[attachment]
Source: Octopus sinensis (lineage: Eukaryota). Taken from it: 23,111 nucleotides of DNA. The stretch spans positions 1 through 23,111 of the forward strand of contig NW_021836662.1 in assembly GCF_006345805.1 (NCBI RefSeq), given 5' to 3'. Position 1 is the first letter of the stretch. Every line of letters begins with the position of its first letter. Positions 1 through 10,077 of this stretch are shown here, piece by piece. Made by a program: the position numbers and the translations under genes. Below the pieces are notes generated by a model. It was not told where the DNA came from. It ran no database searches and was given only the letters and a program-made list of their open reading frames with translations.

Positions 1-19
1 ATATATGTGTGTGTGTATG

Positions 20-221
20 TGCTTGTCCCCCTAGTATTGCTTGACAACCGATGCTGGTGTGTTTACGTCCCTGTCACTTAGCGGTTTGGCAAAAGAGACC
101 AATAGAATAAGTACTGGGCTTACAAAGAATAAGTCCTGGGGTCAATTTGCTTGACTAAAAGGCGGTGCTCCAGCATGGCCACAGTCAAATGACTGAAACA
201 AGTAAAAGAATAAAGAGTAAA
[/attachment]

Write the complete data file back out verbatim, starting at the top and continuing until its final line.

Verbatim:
Source: Octopus sinensis (lineage: Eukaryota). Taken from it: 23,111 nucleotides of DNA. The stretch spans positions 1 through 23,111 of the forward strand of contig NW_021836662.1 in assembly GCF_006345805.1 (NCBI RefSeq), given 5' to 3'. Position 1 is the first letter of the stretch. Every line of letters begins with the position of its first letter. Positions 1 through 10,077 of this stretch are shown here, piece by piece. Made by a program: the position numbers and the translations under genes. Below the pieces are notes generated by a model. It was not told where the DNA came from. It ran no database searches and was given only the letters and a program-made list of their open reading frames with translations.

Positions 1-19
1 ATATATGTGTGTGTGTATG

Positions 20-221
20 TGCTTGTCCCCCTAGTATTGCTTGACAACCGATGCTGGTGTGTTTACGTCCCTGTCACTTAGCGGTTTGGCAAAAGAGACC
101 AATAGAATAAGTACTGGGCTTACAAAGAATAAGTCCTGGGGTCAATTTGCTTGACTAAAAGGCGGTGCTCCAGCATGGCCACAGTCAAATGACTGAAACA
201 AGTAAAAGAATAAAGAGTAAA